#5: A criminal would take a gun off me.
Anti-gun groups have for decades asserted that people who attempt to use guns for defensive use will have the gun taken away from them by an offender. Kleck identified crime incidents (using US National Crime Survey data) in which the crime victim used a gun for self-protection and lost a gun to an offender (Point Blank
). At most, one percent of civilian defensive gun uses resulted in the offender taking a gun away from a victim. If you believe an assailant is about to gain control of your gun during a struggle you are justified in shooting them with it as you must assume they will use it to kill you. If the assailant is clearly stronger than the victim, or is outnumbered, the victim should shoot them before
they get their hands on the gun even if it is fitted with a safety device (an offender might know how to overcome it).
#6: I'll be criminally charged and sued for damages if I shoot an attacker.
You have the right to defend yourself. Don't be frightened of being charged with a crime or civil litigation. So long as you know the law and do the right thing (e.g., don't flee the scene) it is very unlikely you will be charged with a criminal offence or successfully sued in civil court. If you use force, the force must be used strictly for defensive use, reasonably proportionate to the threat, and not as a means to 'punish' your attacker (vigilantism). There is always a chance you could be criminally charged or sued, but would you prefer to be judged by 12 or carried by six? If it really is a matter of life and death (for you and your loved ones) the answer should be easy.
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BOOKS & VIDEOS
Many of the following products are available from Massad Ayoob's Police Bookshelf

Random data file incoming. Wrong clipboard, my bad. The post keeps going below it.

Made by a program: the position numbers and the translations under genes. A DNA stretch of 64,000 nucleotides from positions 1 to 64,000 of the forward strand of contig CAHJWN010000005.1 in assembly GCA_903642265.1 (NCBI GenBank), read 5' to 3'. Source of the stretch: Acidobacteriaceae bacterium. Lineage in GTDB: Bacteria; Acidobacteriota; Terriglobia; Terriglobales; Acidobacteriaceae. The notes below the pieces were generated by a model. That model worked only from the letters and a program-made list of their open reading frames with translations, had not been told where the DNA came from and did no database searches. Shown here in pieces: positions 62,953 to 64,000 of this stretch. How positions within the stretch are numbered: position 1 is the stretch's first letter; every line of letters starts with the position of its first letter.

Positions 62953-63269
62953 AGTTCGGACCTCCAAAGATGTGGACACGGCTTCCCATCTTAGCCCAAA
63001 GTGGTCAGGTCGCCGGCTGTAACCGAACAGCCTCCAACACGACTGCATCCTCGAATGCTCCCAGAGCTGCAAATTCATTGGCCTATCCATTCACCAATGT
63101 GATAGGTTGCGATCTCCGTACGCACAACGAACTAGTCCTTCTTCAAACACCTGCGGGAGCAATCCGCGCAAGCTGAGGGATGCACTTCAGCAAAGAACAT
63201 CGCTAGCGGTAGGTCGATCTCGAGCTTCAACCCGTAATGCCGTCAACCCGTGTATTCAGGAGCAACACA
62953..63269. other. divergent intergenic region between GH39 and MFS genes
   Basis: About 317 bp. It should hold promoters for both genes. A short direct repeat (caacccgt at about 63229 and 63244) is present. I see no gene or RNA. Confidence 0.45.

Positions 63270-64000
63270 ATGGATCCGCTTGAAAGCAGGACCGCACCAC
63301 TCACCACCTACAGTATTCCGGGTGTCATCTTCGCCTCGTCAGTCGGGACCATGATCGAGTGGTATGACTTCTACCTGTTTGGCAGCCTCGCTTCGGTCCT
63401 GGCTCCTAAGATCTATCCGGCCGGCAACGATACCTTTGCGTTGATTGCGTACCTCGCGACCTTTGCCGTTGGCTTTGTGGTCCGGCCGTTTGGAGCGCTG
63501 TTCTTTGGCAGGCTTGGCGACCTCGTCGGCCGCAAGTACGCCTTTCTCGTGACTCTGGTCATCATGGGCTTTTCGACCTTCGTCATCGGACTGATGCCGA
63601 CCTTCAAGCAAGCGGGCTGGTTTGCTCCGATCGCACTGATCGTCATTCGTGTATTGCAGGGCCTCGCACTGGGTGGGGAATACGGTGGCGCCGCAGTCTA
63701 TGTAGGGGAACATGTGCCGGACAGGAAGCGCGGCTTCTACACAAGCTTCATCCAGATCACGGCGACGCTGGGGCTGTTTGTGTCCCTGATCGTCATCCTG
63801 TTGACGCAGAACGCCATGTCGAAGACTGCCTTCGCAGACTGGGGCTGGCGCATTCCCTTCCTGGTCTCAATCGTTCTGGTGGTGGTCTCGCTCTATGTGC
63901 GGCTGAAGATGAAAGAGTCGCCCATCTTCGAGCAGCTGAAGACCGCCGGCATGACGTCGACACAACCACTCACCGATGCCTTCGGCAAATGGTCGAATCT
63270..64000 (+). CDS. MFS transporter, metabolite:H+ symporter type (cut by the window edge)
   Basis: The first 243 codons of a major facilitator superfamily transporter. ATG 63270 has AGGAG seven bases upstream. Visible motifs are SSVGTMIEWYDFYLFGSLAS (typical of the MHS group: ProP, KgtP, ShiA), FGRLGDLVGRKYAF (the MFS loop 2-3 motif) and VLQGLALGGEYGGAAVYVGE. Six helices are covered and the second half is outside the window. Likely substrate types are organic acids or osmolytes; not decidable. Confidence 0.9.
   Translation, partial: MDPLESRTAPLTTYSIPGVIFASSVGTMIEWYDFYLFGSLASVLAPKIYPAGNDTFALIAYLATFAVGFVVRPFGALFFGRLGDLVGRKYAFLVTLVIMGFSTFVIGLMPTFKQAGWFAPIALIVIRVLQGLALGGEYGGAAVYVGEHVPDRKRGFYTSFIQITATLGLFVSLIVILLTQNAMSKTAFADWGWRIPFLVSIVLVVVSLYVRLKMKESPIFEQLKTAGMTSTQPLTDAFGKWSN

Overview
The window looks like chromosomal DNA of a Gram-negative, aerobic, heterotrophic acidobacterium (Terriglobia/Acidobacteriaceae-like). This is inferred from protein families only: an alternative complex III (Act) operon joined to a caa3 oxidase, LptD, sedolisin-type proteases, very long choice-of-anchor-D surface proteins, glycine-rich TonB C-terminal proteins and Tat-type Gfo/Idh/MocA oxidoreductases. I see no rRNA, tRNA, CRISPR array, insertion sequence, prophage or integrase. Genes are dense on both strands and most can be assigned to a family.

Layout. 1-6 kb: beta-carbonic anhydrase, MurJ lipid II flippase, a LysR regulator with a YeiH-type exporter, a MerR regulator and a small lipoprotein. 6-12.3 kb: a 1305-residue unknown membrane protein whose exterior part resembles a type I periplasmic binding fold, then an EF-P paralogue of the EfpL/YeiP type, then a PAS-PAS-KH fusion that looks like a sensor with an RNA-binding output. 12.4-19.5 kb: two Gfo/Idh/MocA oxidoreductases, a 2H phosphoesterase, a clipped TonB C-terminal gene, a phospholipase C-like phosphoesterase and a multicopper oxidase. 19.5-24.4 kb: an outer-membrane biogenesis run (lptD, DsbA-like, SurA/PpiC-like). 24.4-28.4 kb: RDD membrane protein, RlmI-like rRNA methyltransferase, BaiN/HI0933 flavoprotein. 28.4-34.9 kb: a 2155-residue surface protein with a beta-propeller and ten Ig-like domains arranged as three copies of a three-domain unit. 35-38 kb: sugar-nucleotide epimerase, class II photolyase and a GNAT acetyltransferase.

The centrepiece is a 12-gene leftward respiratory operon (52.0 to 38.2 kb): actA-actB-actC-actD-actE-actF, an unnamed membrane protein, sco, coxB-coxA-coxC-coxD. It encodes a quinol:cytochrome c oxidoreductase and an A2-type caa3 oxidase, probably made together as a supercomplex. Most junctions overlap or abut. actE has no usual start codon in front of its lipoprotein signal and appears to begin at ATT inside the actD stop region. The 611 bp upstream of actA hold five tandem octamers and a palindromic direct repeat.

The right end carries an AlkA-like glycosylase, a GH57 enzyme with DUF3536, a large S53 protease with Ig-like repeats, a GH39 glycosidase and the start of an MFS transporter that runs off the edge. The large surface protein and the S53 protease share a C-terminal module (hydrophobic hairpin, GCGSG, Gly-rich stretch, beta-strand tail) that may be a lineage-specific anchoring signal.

AGI Technical Manual & Armorer's Course
(DVD) by Robert Dunlap
AGI have video courses with detailed information about popular firearms.
Armed and Female
(book) by Paxton Quigley
Ms Quigley co-founded an anti-gun group but changed her mind about gun defense.
(book) by David Kenik
An excellent starting text for the first-time gun owner.
The Ayoob Files: The Book
(book) by Massad Ayoob
In depth look at defensive gun uses and their aftermath.
Guns Save Lives
(book) by Robert Walters
Examples of ordinary people successfully defending their lives with firearms.
In The Gravest Extreme
(book) by Massad Ayoob
Looks at the practical, legal and ethical aspects of gun defense. Essential reading.
Judicious Use of Deadly Force
(DVD) by Massad Ayoob
Core principles of law, ethics and tactics of using lethal force.
Shoot to Live: Gunfight Survival
(DVD) by Massad Ayoob
Excellent introduction to the defensive use of firearms. Essential viewing.
StressFire: Gunfighting for Police
(book) by Massad Ayoob
Advanced handgun techniques clearly explained.
StressFire II: Advanced Combat Shotgun
(book) by Massad Ayoob
Advanced shotgun techniques clearly explained.
StressFire Series - Part One - Handgun
(DVD) by Massad Ayoob
Advanced handgun skills clearly demonstrated.
StressFire Series - Part Two - Shotgun
(DVD) by Massad Ayoob
Advanced shotgun skills clearly demonstrated.
StressFire Series - Part Three - Rifle
(DVD) by Massad Ayoob
Advanced rifle skills clearly demonstrated.
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© Human Rights Coalition (Australia)